One of the terms in the Drake equation is fi, the fraction of exoplanets that evolve intelligent life (how we define “intelligence” in this context is still debated, but modern thinking includes all intelligent animals, such as chimpanzees and dolphins). Stern and Gerya argue that fi should be the product of two more terms, specifically the fraction of planets with both continents and oceans (foc), and the fraction of planets with long-term plate tectonics (fpt).

However, given the apparent rarity of plate tectonics and worlds that can have oceans and continents, Stern and Gerya find that fi is a very small number. They estimate that only 17% of exoplanets have plate tectonics, and the fraction with just the right amount of water and land is likely even smaller — between 0.02% and 1%. Multiply these together and they give a value for fi between 0.003% and 0.2%.

Plugging this value into the Drake equation, Stern and Gerya arrive at a value for the number of alien civilizations somewhere between 0.0004 and 20,000. That’s still a pretty large range, the result of the fact that the other terms in the Drake equation are not well known, if they are known at all. However, it’s still orders of magnitude less than the million civilizations value that Drake predicted in the 1960s.

“A value of 0.0004 means that there can only be 4 civilizations per 10,000 galaxies“, said Taras.

There are several caveats to all of this. One, as noted, is that some of the other terms of the Drake equation, such as the percentage of planets that develop life in the first place, the percentage with intelligent life that develops technology, and the lifespans of those civilizations, are completely unknown. If their values ​​turn out to be extremely high — for example, if civilizations typically survive for billions of years — then the likelihood that there are more of them now will increase.

Another caveat is that while life as we know it generally requires plate tectonics, oceans, and land to evolve and thrive, it is possible to imagine scenarios where technological, ocean-dwelling life that never sets foot on land, could evolve. However, these would be specific cases, outliers that are the exception to the rule.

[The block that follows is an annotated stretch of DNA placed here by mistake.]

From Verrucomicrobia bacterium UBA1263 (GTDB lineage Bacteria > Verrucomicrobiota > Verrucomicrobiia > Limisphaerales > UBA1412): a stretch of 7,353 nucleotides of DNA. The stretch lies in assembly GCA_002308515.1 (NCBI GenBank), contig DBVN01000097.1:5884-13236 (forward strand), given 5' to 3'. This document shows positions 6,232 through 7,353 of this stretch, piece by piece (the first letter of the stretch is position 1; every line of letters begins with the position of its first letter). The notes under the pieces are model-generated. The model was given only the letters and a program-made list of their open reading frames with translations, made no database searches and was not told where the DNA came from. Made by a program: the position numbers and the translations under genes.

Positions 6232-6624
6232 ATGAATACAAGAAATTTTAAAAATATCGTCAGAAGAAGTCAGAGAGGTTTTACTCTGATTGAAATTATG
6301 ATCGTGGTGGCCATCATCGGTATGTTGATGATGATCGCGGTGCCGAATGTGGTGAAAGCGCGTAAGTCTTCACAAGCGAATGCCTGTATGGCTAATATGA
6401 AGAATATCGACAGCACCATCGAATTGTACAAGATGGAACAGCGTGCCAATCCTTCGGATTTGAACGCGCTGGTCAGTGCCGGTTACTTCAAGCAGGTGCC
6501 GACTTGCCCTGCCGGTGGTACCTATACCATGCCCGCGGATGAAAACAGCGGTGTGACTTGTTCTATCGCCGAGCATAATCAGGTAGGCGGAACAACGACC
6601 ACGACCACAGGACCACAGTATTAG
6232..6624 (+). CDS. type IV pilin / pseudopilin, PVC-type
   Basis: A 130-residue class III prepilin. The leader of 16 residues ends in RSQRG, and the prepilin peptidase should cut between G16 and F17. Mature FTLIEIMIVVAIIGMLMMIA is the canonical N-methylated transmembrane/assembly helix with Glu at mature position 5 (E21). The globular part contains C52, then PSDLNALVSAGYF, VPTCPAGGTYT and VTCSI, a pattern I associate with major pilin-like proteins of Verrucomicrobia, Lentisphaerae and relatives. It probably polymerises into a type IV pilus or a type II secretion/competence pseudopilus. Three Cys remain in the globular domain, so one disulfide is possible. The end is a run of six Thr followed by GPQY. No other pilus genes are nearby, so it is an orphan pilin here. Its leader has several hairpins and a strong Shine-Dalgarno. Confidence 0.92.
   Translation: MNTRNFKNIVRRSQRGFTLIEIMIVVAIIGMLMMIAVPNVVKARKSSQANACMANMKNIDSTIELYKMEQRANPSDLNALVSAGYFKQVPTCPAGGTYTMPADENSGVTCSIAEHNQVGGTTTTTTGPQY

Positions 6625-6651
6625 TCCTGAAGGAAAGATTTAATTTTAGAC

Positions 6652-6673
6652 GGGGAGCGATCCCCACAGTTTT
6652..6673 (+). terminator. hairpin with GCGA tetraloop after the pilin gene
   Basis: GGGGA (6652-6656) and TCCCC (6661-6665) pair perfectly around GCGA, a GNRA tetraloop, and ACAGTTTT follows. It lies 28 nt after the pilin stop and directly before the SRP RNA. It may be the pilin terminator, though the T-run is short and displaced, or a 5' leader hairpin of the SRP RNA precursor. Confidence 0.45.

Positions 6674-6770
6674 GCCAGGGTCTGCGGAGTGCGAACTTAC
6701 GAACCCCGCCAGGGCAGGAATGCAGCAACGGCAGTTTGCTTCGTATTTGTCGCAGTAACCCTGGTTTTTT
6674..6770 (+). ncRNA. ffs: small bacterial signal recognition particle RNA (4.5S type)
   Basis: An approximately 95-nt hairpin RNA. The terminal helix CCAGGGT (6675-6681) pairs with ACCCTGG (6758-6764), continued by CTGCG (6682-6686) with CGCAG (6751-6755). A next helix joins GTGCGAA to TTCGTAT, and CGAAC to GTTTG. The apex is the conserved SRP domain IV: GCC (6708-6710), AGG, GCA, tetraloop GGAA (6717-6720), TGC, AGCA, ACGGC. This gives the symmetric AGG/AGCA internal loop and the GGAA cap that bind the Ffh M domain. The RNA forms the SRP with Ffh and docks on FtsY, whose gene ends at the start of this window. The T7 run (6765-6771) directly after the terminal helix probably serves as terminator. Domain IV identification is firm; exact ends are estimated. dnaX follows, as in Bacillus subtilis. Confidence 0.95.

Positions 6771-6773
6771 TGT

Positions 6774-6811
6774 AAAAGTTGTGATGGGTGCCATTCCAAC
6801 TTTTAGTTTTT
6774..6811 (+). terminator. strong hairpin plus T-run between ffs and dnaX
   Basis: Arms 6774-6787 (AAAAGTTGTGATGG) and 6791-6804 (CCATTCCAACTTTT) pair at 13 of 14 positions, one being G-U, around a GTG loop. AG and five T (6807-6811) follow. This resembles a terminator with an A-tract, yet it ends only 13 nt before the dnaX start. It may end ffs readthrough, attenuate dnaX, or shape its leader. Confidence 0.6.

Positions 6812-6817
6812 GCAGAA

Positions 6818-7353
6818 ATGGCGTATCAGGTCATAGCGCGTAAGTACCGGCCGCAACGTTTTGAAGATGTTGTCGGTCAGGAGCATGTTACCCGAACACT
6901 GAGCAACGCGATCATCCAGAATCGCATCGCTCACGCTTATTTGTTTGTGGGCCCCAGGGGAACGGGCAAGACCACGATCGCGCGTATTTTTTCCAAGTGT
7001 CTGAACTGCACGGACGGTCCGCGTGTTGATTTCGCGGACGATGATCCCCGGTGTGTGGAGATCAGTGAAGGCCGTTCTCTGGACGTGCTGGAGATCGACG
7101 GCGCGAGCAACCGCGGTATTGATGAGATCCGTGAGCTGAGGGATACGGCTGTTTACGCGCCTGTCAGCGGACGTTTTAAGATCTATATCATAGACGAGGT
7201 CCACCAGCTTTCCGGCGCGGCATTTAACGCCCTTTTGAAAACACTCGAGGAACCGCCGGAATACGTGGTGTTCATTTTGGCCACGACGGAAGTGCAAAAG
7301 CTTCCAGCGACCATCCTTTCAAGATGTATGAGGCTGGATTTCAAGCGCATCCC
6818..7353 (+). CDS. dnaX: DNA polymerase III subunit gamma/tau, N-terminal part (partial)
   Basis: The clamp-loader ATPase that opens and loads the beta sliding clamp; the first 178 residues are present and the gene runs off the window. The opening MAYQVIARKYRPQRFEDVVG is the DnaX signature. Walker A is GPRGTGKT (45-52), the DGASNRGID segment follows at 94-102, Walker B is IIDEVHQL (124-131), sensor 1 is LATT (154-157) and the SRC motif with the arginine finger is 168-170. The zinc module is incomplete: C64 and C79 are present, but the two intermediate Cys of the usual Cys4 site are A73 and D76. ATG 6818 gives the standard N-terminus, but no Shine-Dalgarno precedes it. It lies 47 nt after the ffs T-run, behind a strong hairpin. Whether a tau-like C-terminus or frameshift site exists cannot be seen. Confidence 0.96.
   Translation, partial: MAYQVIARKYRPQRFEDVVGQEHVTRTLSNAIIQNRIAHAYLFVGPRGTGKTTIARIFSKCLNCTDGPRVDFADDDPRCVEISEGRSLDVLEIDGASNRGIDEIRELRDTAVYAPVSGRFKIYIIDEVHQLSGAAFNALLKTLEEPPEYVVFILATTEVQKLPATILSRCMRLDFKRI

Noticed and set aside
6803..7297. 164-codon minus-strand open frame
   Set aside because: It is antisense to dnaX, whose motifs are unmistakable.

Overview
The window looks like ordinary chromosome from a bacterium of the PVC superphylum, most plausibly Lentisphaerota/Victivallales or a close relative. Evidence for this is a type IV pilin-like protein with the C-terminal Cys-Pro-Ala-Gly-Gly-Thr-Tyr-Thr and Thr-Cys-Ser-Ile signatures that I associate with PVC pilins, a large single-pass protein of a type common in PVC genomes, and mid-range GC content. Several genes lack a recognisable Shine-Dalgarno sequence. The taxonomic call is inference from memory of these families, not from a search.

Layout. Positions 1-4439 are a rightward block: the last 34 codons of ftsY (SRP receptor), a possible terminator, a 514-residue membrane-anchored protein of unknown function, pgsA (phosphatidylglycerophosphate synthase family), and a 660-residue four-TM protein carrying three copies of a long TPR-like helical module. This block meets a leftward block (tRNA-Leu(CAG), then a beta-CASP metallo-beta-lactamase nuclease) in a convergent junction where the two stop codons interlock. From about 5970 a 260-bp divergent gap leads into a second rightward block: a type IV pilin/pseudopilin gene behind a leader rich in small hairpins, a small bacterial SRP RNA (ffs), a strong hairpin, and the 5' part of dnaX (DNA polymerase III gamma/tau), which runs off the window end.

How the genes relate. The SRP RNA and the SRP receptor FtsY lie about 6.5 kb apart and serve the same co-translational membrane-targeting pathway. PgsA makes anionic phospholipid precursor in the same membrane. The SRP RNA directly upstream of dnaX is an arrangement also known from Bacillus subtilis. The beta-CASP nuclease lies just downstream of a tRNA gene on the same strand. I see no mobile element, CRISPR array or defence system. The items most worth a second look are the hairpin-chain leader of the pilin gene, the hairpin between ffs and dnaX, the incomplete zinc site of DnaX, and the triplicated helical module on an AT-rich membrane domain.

There is also a risk of getting ahead of ourselves when you say we haven’t been contacted yet. SETI astronomer Jill Tarter likes to say that if the galaxy were an ocean, we would only have searched a cup of it. Although the search has recently accelerated thanks to the ambitious Breakthrough Listen project, the point remains. We have not searched every star, and the stars we have searched, we have not listened to or looked at for long. We could easily have missed an alien signal.

One final point to consider is that of the “Great filter.” This is a concept first proposed by economist and futurist Robin Hanson, who suggests that there could be a universal bottleneck in the evolution of all life that prevents technological civilizations from existing. In Stern and Gerya’s model, that bottleneck is caused by the lack of plate tectonics, oceans, and continents. However, while their estimate for the number of civilizations is low, it is not zero, and there is a line of thought that plays a role in the Copernican principlewhich states that Earth should not be treated as special and is just a planet orbiting a boring star. So if life can develop on Earth, it should be able to develop on many planets, because Earth should not be special. The question then is: at what point does the Great Filter kick in?

Related: Why Haven’t Aliens Contacted Earth? New Fermi Paradox Analysis Suggests We’re Not That Interesting Yet


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Perhaps Stern and Gerya were premature in claiming that planets with plate tectonics and just the right amount of water and land are rare, before we have the observational evidence to support that claim.

“Of course, it would be ideal to have observational data on how common continents, oceans, and plate tectonics are on exoplanets,” Gerya said. “Unfortunately, this is far beyond our current observational capabilities. On the other hand, the planetary formation process is understood to some extent, and planetary formation models are able to make predictions about what to expect. Those predictions can be used to evaluate the likelihood of rocky exoplanets having continents, oceans, and plate tectonics.”

If Stern and Gerya are right, then we could very well be the only ones the universe. If that is the case, we have a huge responsibility on our shoulders. “We must take every possible care to preserve our own — very rare! — civilization,” Gerya said. Otherwise, we could wipe ourselves out and wipe out the only technological life in our galaxy.

Stern and Gerya’s analysis was published April 12 in the journal Scientific reports.